We have now helped 1400+ injured workers with their healthcare, and have helped obtain Rs 5 crore+ compensation for them. Our ESIC team has now become a respected expert in ESIC processes and our internal processes are mapped to theirs.
After escalating data-informed issues and suggestions, quarterly, until we reached DG-ESIC and the Labour Minister, they have now agreed to implement a number of our recommendations like launching a worker app for information and follow up, improving grievance process and creating better audio-visual information for workers. There are many other more strategic recommendations that we still need to keep pushing. If we are able to achieve any success in, we will be able to help 8cr+ workers in the country directly and indirectly. This will probably be a 3 to 5 years journey to make a significant impact. All within 18 months of starting the Worker Assistance Centre!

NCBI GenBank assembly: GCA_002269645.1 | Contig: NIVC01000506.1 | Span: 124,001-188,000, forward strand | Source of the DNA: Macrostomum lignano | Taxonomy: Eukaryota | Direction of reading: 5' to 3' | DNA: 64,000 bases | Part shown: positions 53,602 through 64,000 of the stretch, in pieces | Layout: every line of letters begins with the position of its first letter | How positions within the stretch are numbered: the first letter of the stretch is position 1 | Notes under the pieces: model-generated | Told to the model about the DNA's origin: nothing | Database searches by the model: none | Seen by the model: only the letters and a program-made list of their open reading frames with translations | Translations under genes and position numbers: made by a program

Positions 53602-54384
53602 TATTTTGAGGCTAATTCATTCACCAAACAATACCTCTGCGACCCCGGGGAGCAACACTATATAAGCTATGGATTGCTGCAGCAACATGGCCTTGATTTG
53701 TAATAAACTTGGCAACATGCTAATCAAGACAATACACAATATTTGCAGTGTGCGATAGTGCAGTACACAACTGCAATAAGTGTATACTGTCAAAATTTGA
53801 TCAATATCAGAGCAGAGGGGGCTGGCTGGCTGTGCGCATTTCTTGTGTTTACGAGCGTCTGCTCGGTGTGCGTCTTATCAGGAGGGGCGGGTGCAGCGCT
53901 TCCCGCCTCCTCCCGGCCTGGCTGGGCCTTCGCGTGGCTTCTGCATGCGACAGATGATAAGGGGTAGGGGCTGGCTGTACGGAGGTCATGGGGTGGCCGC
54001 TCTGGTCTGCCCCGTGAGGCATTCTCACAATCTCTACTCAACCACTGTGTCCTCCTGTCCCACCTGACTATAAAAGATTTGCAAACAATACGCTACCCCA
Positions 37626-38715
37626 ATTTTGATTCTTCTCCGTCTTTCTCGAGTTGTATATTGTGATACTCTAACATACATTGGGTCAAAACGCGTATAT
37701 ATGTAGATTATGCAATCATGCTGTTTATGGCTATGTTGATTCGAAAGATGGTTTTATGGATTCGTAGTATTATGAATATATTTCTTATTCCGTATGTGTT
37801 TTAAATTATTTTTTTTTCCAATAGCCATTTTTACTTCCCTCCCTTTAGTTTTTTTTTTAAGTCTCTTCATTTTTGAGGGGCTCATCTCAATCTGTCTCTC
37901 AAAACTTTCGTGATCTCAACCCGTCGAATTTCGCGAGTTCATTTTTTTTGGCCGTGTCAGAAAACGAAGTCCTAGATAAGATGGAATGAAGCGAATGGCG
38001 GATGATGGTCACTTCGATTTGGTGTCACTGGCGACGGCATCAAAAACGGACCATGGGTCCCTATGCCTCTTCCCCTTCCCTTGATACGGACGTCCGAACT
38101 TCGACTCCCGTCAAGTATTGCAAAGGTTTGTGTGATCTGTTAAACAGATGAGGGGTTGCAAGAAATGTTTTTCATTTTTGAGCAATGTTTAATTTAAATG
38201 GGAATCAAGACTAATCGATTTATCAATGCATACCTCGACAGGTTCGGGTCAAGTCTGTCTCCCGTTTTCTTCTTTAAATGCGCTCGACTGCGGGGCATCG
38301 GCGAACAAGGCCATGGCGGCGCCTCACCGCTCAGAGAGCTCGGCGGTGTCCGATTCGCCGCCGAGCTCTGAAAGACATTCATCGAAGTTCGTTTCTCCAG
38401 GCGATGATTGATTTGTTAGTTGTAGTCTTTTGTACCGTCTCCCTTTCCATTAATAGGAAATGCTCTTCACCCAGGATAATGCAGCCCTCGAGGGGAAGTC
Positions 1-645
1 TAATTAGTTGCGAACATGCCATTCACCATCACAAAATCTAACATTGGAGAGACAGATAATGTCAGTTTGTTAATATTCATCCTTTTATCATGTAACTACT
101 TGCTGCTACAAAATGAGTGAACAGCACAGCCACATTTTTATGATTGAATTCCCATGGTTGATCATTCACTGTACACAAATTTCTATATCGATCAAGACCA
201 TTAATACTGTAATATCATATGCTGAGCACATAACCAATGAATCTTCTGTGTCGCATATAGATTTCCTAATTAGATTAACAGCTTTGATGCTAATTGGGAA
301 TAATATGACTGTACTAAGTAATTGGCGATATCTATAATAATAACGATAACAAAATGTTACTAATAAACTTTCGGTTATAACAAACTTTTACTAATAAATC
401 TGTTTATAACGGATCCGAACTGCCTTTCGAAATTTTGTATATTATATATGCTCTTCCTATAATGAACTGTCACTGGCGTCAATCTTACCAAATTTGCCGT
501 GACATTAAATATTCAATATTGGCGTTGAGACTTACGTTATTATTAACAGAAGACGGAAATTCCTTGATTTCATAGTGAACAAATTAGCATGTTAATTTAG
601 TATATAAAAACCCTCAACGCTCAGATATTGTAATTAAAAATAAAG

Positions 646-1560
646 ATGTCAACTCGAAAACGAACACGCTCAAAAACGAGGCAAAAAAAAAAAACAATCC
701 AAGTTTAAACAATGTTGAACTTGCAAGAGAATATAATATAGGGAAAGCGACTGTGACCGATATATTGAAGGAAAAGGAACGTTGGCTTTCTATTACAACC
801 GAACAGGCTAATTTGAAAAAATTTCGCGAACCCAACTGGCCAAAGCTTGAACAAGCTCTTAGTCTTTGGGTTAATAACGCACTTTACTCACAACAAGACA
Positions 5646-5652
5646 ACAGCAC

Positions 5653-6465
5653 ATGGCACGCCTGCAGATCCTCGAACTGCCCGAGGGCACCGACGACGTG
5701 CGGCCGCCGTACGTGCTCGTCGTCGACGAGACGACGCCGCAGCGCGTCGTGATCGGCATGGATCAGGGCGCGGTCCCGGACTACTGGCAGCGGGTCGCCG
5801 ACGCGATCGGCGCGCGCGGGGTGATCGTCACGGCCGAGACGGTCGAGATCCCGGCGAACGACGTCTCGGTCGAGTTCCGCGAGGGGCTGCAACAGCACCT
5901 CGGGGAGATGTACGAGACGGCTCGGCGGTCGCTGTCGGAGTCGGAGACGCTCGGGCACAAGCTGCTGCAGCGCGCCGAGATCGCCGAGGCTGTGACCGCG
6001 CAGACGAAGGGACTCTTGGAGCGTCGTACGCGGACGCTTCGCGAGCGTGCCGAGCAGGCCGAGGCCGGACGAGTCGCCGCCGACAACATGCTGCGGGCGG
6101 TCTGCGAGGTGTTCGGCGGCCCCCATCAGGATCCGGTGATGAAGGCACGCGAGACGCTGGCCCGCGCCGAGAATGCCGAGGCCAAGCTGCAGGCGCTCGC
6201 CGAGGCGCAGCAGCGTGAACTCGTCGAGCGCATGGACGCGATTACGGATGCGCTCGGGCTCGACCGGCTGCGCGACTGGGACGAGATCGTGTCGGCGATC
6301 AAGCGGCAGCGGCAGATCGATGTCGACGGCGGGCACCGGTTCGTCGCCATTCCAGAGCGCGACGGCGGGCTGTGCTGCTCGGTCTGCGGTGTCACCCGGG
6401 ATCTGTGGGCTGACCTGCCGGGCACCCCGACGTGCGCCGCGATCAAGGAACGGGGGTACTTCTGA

So now on to Prevention! In the process of helping these 1,400+ workers, we have collected 30,000+ data points to understand the nature and causes of these accidents.
54% of accidents happen on only one type of machine (power press), 70% of injured workers are below 30 years of age, 90% are migrants, 67% are contract workers and 90% are from Maruti, Hero and Honda supply chains. Almost half of them get their ESIC card only on the day of or after the accident; safety mechanisms are missing/malfunctioning in majority of machines.
Most accidents happen in Tier 2/3/4 factories i.e. suppliers to direct supplier to OEMs, where many a times lowly paid and unskilled helpers at Rs 9,000 pm salary are coerced to do Rs 12,000+ skilled machine operator job without training, inevitably resulting in such accidents.